Wua O M

• WUA ownership, agency regulation

• Full WUA control

As suggested by these quotations, the operational question is at what intermediate point the responsibility passes from one party to another. Another kind of solution can involve promoting federations of WUAs. In North Africa and the Middle East, for example:

In public irrigation schemes, water users associations (WUAs) are being promoted (e.g. in Tunisia and Morocco) and have been successfully introduced in many other parts of the world. Generally, their responsibilities have been limited to the O&M of tertiary systems. In some countries, water user associations are federated for O&M of larger canals and for participation in overall system management, and the potential for full transfer of smaller public schemes can often be considered.188

Forming federations of WUAs has been pursued vigorously in Argentina:

Traditional irrigation associations in Mendoza covered 100 to 500 hectares but were not large enough to meet the associated costs. Maintenance was insufficient, the administration was weak, and those at the head of the canal ben-efitted the most. The situation changed when the small associations merged into larger ones of between 5 000 and 15 000 hectares. Twenty-one new organizations were formed, covering 200000 hectares. Each organization is autonomous, raises its own budget, and issues its own regulations in accord with the recently enacted water law. The organization hires professional managers to deal with all administrative matters, such as water delivery, cost recovery, and maintenance. Administrative costs decreased with the decline in the number of associations. The larger organizations have increased the efficiency of conveyance by 10 percent through more efficient distribution.189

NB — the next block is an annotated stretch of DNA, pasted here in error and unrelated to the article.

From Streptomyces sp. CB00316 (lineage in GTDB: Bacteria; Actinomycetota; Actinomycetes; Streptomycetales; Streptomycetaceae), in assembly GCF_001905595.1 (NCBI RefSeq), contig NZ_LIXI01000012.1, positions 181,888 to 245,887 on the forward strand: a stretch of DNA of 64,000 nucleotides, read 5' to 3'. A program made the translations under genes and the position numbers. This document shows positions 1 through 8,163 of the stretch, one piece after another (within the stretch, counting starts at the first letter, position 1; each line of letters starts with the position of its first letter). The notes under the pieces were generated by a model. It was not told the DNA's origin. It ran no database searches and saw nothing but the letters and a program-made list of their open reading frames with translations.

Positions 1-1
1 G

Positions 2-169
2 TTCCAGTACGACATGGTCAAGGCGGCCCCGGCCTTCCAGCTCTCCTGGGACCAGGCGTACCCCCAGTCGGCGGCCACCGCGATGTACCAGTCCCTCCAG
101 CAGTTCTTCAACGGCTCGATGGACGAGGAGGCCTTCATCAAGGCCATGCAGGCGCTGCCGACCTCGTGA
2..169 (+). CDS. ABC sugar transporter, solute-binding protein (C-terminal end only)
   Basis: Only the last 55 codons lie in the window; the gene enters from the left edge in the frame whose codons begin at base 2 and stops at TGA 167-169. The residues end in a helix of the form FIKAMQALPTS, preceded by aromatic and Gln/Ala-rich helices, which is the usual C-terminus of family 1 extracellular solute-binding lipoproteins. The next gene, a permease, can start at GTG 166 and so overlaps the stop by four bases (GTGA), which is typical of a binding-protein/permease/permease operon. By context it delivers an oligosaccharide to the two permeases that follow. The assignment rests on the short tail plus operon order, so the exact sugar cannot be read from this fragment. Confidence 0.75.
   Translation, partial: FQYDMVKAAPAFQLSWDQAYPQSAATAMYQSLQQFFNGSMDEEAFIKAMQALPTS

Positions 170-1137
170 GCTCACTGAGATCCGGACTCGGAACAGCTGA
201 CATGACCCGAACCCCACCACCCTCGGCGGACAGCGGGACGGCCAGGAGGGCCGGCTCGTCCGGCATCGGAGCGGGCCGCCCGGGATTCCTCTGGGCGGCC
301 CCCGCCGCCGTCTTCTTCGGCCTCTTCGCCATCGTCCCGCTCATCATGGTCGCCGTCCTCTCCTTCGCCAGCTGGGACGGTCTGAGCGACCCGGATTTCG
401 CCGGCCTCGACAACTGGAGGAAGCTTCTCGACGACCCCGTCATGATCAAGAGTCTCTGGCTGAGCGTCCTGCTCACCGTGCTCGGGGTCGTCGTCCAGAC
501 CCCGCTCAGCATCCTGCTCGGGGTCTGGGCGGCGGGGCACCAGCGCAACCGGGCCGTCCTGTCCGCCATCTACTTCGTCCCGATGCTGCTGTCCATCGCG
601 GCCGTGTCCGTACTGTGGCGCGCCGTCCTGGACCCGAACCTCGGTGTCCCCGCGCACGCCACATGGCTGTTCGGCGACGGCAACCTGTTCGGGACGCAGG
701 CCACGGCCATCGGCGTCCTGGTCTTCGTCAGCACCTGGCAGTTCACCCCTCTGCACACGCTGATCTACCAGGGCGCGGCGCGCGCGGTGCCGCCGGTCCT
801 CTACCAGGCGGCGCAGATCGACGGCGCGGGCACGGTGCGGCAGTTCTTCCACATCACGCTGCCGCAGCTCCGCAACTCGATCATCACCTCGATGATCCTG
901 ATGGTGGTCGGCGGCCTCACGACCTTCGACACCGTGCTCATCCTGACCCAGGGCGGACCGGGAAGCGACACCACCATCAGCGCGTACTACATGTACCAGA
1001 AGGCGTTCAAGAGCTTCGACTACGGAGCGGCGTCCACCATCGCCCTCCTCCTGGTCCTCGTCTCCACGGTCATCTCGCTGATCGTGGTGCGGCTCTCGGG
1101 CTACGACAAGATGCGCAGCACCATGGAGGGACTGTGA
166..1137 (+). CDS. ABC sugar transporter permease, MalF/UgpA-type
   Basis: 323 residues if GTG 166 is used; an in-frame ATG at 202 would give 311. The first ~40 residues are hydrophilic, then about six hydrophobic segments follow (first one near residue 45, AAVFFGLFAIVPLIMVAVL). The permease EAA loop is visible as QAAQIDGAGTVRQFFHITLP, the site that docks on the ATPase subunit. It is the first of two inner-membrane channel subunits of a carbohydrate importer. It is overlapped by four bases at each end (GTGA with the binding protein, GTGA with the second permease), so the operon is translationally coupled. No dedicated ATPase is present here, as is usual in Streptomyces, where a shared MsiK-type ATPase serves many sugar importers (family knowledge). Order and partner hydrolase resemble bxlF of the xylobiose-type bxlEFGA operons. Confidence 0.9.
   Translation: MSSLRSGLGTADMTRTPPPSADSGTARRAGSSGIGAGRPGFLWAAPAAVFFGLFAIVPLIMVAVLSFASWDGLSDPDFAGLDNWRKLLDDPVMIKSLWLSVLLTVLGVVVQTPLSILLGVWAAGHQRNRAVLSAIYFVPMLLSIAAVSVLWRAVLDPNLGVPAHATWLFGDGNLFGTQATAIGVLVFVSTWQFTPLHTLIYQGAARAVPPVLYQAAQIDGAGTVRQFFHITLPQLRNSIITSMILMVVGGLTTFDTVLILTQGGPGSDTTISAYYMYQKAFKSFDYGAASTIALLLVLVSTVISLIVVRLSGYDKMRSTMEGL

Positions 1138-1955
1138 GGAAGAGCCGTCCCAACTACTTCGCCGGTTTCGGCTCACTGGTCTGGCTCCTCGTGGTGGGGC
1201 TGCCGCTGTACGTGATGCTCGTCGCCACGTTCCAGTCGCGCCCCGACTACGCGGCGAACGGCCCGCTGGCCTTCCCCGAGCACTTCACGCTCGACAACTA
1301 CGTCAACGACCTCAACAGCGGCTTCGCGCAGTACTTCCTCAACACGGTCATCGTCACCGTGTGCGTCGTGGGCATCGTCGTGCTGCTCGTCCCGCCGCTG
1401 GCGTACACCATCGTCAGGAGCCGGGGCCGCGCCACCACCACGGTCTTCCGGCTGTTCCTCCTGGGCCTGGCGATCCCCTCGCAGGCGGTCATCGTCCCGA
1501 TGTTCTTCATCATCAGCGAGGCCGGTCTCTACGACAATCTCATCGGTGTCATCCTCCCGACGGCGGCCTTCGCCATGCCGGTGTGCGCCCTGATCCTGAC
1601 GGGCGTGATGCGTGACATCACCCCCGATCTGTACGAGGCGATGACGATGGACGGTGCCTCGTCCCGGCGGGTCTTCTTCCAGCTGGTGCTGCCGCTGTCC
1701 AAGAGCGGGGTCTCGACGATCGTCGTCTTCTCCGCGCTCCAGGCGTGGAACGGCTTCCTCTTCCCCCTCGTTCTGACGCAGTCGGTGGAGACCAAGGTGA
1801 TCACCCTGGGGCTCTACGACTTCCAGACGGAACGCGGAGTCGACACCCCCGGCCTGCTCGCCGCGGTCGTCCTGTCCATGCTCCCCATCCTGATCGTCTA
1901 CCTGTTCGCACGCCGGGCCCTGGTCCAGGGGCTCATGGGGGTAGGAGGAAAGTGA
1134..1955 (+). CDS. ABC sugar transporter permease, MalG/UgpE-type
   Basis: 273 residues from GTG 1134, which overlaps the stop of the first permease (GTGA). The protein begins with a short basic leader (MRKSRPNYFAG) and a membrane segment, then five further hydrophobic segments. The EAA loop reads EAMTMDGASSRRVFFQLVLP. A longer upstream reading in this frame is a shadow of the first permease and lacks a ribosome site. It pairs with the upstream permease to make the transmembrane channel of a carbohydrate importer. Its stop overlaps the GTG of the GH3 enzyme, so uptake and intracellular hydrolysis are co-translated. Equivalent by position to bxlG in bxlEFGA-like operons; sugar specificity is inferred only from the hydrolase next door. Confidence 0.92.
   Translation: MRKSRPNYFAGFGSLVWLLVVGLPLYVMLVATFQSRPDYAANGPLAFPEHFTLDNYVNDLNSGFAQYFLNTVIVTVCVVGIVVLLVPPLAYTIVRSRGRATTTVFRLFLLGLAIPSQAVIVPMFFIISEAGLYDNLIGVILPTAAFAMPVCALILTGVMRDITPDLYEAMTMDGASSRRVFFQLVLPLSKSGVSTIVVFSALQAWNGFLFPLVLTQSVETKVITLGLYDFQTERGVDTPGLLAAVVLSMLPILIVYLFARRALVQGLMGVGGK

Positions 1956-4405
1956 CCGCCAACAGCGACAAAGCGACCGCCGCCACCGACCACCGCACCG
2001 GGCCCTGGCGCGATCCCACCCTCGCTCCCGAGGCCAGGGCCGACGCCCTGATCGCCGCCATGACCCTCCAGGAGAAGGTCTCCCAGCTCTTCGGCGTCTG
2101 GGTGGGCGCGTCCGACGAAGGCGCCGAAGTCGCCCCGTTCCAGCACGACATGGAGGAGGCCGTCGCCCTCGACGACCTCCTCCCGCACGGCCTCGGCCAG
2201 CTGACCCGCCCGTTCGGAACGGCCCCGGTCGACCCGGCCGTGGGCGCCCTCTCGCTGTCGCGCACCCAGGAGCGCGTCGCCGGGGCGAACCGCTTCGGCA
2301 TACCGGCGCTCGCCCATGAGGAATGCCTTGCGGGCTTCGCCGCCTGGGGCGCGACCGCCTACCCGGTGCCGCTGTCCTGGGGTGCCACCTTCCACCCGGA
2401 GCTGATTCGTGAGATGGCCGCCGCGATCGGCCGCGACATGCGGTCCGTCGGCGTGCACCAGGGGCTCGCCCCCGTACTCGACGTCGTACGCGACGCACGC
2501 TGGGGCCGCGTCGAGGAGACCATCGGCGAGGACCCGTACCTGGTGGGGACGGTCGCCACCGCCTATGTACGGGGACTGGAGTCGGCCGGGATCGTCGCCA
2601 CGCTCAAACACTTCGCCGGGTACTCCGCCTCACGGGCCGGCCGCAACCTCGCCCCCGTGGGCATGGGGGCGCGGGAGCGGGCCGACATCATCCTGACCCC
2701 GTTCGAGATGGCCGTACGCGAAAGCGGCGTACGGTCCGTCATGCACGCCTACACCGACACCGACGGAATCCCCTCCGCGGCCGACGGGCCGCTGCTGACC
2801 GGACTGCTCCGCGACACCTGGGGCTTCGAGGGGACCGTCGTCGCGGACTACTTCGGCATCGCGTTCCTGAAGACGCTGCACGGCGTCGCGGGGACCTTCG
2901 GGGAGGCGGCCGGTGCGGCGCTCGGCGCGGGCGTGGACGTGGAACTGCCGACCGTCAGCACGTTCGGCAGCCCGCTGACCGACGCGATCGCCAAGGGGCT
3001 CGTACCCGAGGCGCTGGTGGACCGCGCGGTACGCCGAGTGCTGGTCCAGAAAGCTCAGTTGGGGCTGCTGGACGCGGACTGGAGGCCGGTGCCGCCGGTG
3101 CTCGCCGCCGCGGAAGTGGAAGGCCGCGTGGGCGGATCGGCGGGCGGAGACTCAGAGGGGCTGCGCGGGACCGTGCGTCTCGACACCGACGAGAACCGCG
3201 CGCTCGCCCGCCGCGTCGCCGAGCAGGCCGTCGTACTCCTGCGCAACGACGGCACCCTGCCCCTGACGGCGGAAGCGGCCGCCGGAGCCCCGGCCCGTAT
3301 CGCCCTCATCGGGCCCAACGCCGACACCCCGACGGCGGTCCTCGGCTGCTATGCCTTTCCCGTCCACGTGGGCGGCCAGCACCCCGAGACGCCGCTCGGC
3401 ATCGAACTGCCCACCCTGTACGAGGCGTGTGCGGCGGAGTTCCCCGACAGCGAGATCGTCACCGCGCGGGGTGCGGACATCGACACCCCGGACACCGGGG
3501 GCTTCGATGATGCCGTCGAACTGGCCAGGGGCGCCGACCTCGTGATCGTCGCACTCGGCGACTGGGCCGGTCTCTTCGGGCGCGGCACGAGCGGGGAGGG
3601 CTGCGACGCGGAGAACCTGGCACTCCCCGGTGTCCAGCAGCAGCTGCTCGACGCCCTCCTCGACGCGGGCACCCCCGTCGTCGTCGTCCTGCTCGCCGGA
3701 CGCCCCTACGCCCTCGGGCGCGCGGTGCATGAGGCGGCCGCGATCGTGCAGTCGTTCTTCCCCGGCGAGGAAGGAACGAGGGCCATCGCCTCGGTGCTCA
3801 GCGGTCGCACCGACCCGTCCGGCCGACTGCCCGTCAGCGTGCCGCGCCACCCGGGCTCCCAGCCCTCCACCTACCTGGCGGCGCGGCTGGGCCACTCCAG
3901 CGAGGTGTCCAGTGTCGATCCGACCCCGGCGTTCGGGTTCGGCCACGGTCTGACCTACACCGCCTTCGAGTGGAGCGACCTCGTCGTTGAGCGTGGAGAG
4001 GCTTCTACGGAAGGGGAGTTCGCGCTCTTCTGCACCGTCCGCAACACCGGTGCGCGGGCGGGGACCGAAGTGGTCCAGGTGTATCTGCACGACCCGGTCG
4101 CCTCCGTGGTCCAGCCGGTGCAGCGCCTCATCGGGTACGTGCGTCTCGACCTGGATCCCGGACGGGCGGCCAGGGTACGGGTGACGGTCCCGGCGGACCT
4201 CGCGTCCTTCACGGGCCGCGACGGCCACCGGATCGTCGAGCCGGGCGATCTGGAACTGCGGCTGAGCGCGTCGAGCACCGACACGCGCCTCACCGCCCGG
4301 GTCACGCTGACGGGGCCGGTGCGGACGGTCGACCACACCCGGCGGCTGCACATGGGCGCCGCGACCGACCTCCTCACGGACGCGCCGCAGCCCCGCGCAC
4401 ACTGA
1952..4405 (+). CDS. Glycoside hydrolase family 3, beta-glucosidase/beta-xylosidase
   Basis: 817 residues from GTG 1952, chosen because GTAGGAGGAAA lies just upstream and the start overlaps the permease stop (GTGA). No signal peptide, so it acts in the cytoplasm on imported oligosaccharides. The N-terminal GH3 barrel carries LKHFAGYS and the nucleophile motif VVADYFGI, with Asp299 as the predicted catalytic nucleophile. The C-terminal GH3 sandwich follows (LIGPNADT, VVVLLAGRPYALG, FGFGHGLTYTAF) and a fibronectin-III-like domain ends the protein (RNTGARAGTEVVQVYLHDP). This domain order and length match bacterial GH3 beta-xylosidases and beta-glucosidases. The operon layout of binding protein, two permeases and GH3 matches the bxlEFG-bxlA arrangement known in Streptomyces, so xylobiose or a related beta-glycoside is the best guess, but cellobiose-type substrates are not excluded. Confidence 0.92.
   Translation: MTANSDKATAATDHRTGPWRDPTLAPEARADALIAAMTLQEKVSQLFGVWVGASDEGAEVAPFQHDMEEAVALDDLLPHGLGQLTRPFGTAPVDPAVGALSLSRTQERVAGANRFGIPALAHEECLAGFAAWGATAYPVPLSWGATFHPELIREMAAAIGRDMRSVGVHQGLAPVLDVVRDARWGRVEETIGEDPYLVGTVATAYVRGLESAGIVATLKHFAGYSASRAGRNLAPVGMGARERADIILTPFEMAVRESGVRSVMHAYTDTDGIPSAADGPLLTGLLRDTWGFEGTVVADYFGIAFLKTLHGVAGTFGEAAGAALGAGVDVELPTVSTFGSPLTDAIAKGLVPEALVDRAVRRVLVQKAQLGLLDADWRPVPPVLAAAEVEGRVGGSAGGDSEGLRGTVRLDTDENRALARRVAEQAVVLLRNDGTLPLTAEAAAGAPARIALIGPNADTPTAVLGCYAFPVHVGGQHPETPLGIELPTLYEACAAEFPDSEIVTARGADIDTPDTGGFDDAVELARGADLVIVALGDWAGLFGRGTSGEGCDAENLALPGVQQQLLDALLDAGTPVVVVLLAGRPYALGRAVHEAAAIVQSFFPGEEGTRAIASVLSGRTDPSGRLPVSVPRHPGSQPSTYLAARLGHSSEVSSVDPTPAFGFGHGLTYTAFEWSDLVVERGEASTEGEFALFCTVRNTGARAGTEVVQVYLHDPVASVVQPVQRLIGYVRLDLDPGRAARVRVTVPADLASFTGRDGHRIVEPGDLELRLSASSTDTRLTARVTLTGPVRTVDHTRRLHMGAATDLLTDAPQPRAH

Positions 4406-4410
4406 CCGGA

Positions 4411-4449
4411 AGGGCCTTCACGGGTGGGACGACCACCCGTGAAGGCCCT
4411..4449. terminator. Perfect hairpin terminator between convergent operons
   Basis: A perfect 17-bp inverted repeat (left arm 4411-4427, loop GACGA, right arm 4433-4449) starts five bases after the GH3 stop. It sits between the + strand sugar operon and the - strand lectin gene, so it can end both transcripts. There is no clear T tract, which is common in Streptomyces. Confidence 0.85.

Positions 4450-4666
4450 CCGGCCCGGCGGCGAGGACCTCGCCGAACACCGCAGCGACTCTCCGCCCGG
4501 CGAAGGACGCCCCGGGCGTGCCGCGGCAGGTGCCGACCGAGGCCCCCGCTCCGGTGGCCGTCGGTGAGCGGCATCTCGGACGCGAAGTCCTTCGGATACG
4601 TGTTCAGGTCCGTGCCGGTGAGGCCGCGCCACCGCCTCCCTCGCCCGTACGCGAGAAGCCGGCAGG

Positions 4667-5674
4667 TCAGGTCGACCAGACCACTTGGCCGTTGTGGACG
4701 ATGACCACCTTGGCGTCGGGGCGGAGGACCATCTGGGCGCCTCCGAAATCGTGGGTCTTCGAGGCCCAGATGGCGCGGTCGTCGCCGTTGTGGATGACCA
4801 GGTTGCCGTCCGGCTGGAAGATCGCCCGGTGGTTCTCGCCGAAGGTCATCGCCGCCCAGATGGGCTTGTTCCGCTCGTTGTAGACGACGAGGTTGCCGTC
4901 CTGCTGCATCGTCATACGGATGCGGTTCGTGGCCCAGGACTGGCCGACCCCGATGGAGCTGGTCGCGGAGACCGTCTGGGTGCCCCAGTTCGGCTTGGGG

The link between forming federations of WUAs and achieving more equitable distribution of water has been brought out clearly in Rice's study of South East Asian systems:

The study shows that equitable treatment is less evident on the longer tertiaries and among

tertiary systems on the same distributary. Headend command areas, rather than headend farmers, present the greatest challenge to fair distribution. At this level, associations and formal federations of primary WUAs can make a substantial difference. Note that at Lam Pao [in Thailand], as the associations of water user groups sharing the same secondary canals gain strength, the functions and prominence of the watercourse WUAs tend to diminish. This is predictable, because once the association of WUA leaders has determined an appropriate formula for sharing water or a cleaning schedule, meetings at the lower level can be dispensed with. The turnover of O & M responsibility from agencies to irrigators in coming years will have to focus on these systems of tertiaries.190